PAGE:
It was a team effort between organizations that might not normally register as friends or colleagues. After months-long investigations, People for the Ethical Treatment of Animals (PETA) and the Humane Society of the US (HSUS) filed a sickening case of animal neglect and cruelty to the Department of Justice. Surprisingly, the DOJ put the punitive hammer down on Envigo, a medical research company that breeds animals to use in product testing. It was the largest animal welfare abuse case ever investigated, and some believe it was a long time coming. The feds let the Envigo dogs out, and now 4,000 beagles have a new lease on life.
The department acted after the company violated – repeatedly – the most basic of requirements for breeding and keeping animals for research. They filed suit last May, claiming Envigo “was failing to provide humane care and treatment to the thousands of beagles.” Animals were deprived of water, clean cages, room to walk, food free from feces, and basic veterinary care.
At the time, Senator Mark Warner (D-VA) said, “We’ve seen these horrific incidents … it needs to be shut down…Not only do we want the Cumberland facility to be closed on a temporary basis to make sure that we don’t see these violations, but we want to make sure there is a thorough review of Envigo’s facilities elsewhere around the country.”
Envigo did not hold up under pressure and intense scrutiny.
They All Get the Credit
PETA started an undercover investigation in 2021 after rumors leaked out of the Envigo facility in Cumberland, VA. After carefully detailing proof of inhumane conditions, the evidence against the facility was too overwhelming to ignore. The US Department of Agriculture (USDA) then cited Envigo for more than 70 violations of the federal Animal Welfare Act (AWA), corroborating PETA’s meticulous reporting.
“With our groundbreaking undercover investigation that blew the lid off neglect, intense confinement, suffering, and death at Envigo’s massive beagle-breeding facility in Cumberland, Virginia, PETA helped spark a historical domino effect that paved the way for the closure of the dog prison,” PETA boasted. The USDA then published more details after federal veterinarians demanded access. It’s the kind of information that people don’t talk about at dinner parties: “15 dogs denied treatment for severe dental disease, wounds, yellow discharge around the eyes, a puppy covered with feces in a waste pan; dogs denied food for days while nursing puppies and those pups were found damp, shivering, and cold.” Horrifically, the list only goes on, and the stories are not for the faint of heart.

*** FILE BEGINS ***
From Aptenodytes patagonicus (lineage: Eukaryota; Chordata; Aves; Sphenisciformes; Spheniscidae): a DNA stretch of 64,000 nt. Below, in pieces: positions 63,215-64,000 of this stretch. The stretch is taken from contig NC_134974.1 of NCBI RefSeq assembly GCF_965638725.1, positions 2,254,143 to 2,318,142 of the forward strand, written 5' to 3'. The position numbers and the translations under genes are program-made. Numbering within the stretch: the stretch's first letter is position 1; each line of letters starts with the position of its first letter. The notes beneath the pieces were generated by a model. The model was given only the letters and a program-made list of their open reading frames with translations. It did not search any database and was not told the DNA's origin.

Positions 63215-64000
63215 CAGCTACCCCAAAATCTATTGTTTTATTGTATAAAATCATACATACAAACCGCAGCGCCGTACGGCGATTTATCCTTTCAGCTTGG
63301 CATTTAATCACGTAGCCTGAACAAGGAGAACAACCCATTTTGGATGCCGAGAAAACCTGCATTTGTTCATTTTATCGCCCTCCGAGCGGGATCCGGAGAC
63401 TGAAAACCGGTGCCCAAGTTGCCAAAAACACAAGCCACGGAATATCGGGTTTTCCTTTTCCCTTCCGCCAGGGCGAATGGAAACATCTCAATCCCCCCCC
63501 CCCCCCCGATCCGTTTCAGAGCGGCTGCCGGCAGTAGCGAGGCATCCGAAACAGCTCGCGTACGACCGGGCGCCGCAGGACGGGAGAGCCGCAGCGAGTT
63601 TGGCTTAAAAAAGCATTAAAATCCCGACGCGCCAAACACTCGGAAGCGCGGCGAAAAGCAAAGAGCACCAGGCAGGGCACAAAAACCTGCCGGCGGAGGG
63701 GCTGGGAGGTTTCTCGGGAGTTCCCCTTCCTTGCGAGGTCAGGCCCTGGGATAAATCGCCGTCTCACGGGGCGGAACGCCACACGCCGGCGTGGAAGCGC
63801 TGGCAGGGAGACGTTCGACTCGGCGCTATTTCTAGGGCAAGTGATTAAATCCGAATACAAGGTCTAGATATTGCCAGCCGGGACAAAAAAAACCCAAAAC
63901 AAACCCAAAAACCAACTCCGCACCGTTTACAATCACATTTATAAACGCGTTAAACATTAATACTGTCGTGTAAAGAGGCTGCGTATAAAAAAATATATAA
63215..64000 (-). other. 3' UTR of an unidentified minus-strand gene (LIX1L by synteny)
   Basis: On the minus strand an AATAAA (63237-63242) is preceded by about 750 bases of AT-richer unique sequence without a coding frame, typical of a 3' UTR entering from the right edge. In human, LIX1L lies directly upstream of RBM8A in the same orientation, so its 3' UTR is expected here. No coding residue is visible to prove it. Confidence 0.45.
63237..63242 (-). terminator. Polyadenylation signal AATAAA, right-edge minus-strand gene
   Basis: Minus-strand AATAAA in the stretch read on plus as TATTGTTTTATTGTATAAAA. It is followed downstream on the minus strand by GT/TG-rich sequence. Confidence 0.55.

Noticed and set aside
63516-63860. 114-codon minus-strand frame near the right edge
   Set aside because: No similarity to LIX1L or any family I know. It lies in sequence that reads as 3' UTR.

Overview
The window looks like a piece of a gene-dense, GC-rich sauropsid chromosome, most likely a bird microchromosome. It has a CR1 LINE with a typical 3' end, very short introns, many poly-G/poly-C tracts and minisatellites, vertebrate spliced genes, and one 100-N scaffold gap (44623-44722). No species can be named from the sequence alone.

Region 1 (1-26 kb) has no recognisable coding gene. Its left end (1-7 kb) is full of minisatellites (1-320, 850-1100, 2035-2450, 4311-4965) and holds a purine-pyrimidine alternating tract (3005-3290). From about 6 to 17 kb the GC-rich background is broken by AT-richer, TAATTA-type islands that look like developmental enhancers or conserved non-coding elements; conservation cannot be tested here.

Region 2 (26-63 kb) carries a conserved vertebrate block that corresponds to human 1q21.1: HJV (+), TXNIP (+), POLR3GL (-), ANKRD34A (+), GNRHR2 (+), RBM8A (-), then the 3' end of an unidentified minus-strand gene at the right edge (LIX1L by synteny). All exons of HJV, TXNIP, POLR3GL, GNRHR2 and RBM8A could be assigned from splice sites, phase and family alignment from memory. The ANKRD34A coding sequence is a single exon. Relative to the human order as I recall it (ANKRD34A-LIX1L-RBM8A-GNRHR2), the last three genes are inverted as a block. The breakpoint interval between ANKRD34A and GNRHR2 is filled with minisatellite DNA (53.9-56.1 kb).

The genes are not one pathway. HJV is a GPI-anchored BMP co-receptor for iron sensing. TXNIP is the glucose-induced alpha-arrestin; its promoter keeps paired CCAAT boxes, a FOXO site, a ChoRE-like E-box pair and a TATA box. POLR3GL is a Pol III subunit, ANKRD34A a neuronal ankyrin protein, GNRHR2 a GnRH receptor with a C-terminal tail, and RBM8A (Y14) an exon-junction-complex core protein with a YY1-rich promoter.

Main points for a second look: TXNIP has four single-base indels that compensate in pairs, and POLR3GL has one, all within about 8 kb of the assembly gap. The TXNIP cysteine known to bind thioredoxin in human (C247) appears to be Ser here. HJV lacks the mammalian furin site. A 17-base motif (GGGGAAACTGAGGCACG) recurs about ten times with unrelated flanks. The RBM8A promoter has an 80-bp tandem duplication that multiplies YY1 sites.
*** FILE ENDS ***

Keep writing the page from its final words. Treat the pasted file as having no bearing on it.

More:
It took months of site visits by the feds and multiple fines to the company for committing the same offenses over and over until the dam finally broke. It took pressure from PETA, DOJ, HSUS, and outrage across all media platforms before the company raised the white flag of surrender. All the Envigo dogs were released, and the company now finds its facility devoid of an Animal Welfare Act (AWA) license to breed. Envigo is permanently barred at the Cumberland facility from breeding and handling dogs for research purposes and is also required by a federal judge to pay for each of the 4,000 dogs taken in by rescue groups. It’s a measly $100 that wouldn’t cover gas to transport – but HSUS didn’t blink at the ridiculous amount, instead reaching out to animal rescue groups nationwide.
The ask was a big one: Can you commit to taking in dogs that had never been out of doors, on grass, or felt a loving touch? None of them had ever been given a name. It’s a long road for some to adapt. But the call was answered by 120 rescue groups, all willing to come up with another few hundred dollars to care for the beagles.
Envigo Dogs – A Hard Lesson in Life
Envigo, at first, did its level best to present a contentious front for what was being done behind closed doors. The company released a statement claiming the use of animals for research is “essential for developing lifesaving medicines, medical devices, and biologics, such as vaccines.” But unfortunately, any mention of the mistreatment and gruesome conditions was left out. Obviously, it only took a whiff of impropriety to have PETA hounding the company into a confession. And the next squeak out of Envigo came in the form of acquiescence:
“The required investments to improve the facility and the lead time to achieve these improvements have recently increased. As a result, we have decided we will not be investing further in this facility, and it will be closed. We will implement an orderly closure plan.”
The Envigo horror is certainly not the first high-profile and well-connected case of animal abuse for profit. It wasn’t that long ago that Dr. Anthony Fauci came under fire for cruel testing on beagle puppies in Tunisia. For animal rescues and watchers, Tunisia may have well been adjacent to the Swamp. The Beagle Freedom Project demanded that he stop funding and participating in the abuse, warning in a letter: “It is nothing short of criminal. It is time to end it, and now the world is watching.”
The public campaign is perhaps the most significant victory of late for humanity: Now everyone has been told across social media what has happened. There is no price too great for doing the right thing and being the voice of those who cannot speak. Since Envigo was exposed, beagle bills have popped up calling for more oversight and stiff penalties for animal welfare violations. Virginia Governor Glenn Youngkin has already signed five into law, and the interest seems to be spreading into other states where Envigo has facilities.
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